Celt with incised plant motif
- 900–500 BCE
Ground stone axe heads, or celts, were tools for clearing wood and brush from land to be farmed. Celts made of precious jadeite and serpentine were important in Olmec ritual and may have constituted a form of wealth. Great numbers of them were placed in caches. When they were planted vertically, these celts defined the central axis mundi, or World Tree, and the corners of the four-sided world, or cosmic maize field. Celts may even have symbolized ears of corn. Because the compact form was useful in revealing the quality of the stone and was easy to transport, jadeite and serpentine were widely traded in the form of celts, which could be incised with symbols or recarved as figures or other forms.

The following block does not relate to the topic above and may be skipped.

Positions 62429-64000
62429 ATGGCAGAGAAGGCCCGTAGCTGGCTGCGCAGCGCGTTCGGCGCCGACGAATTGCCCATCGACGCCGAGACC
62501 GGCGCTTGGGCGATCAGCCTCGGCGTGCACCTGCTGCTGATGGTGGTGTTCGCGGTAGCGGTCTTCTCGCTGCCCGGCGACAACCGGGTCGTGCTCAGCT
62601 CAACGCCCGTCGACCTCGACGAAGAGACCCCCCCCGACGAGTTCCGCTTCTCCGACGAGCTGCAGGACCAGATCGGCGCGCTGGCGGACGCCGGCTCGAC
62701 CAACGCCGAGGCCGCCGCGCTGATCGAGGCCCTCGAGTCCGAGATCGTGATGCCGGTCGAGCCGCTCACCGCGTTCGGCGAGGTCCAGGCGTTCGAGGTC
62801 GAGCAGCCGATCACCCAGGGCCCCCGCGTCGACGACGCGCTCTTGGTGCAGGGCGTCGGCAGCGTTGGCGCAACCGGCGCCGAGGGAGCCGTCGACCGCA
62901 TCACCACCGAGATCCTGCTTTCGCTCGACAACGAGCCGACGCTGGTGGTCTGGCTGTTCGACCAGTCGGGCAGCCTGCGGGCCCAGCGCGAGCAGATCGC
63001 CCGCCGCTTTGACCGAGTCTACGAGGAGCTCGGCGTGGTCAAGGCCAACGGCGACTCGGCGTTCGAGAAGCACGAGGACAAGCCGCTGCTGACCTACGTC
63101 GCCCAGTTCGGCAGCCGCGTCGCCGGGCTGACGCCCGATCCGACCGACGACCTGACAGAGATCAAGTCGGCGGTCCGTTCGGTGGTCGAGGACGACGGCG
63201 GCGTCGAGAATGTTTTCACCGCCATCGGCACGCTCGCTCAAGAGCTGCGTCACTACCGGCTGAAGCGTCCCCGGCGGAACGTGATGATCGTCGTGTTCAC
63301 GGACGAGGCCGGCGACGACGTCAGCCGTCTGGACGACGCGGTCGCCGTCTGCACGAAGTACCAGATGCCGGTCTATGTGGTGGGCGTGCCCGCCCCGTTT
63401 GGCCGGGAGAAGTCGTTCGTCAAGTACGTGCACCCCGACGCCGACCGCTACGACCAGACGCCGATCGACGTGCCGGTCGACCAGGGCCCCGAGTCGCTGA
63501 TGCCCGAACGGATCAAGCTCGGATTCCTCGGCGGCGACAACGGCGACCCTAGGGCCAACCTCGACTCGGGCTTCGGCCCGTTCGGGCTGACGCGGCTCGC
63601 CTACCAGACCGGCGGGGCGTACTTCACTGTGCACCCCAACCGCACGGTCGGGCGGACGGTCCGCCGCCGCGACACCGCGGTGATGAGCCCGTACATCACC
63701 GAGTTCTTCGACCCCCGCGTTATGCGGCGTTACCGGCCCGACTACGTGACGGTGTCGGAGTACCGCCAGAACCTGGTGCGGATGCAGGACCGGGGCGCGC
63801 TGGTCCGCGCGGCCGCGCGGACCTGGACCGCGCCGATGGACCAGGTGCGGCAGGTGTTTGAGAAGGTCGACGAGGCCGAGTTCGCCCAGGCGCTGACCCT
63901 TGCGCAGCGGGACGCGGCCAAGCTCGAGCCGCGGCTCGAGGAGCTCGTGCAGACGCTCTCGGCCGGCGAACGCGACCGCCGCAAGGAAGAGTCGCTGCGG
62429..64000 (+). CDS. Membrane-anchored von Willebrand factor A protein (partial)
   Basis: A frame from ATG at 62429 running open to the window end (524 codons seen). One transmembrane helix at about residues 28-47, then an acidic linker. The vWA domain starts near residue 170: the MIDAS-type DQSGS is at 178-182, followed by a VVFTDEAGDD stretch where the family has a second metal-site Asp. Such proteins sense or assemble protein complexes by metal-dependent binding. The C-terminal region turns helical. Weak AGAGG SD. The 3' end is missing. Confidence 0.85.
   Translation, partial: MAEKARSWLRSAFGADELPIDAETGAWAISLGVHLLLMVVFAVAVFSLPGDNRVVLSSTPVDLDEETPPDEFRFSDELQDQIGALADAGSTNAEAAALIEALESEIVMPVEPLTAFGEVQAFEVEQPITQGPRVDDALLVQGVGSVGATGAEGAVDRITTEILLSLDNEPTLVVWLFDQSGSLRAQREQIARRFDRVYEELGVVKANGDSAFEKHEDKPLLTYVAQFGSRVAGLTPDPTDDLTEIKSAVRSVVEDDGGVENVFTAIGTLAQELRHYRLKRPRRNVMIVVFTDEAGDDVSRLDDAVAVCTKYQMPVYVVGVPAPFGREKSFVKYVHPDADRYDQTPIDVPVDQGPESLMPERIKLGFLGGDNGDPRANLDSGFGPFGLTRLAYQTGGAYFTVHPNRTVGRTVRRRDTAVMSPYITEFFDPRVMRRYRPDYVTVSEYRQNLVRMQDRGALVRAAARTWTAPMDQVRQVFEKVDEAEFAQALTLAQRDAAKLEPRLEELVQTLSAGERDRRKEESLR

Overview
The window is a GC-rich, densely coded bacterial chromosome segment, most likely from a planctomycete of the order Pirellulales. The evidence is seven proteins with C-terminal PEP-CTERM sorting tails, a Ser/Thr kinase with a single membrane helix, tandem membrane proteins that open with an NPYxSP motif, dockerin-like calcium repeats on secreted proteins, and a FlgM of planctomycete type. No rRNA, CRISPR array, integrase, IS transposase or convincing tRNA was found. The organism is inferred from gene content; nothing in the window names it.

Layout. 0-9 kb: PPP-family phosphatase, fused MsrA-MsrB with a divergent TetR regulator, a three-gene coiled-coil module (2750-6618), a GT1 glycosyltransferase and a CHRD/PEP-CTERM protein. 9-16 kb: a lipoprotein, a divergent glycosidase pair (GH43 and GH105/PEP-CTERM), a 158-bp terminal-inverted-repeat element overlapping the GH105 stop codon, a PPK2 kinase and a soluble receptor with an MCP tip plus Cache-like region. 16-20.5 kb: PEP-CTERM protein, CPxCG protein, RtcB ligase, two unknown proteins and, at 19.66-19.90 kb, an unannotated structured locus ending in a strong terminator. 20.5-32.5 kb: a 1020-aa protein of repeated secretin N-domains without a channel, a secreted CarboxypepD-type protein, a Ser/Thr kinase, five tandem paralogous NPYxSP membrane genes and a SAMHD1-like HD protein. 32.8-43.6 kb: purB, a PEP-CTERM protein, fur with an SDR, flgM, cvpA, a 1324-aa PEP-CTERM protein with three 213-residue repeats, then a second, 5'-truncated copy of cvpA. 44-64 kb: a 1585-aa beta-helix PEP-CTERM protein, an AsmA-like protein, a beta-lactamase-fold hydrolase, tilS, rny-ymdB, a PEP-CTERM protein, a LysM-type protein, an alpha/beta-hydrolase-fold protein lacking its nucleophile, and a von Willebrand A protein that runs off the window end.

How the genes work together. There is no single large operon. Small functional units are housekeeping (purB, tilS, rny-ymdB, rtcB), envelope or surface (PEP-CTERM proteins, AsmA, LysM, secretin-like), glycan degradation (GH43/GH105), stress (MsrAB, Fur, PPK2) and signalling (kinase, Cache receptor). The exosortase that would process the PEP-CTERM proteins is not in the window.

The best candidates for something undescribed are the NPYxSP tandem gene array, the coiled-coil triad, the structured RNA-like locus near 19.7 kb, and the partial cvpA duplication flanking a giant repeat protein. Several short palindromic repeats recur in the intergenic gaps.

This carved, finely finished serpentine celt features a subtlety incised plant motif. Though it is unclear to the specific type of foliage depicted, the vines with flowering buds may represent maize. The dark green color of the stone is further associated with maize, vegetation, water, sky, and life. Celts such as this were likely objects that had ritual or specialized use and sacred significance, rather than a working tool.
Carol Robbins, Label text, A. H. Meadows Galleries, 2010.
F. Kent Reilly, PhD, DMA unpublished material [1973.17], 1992.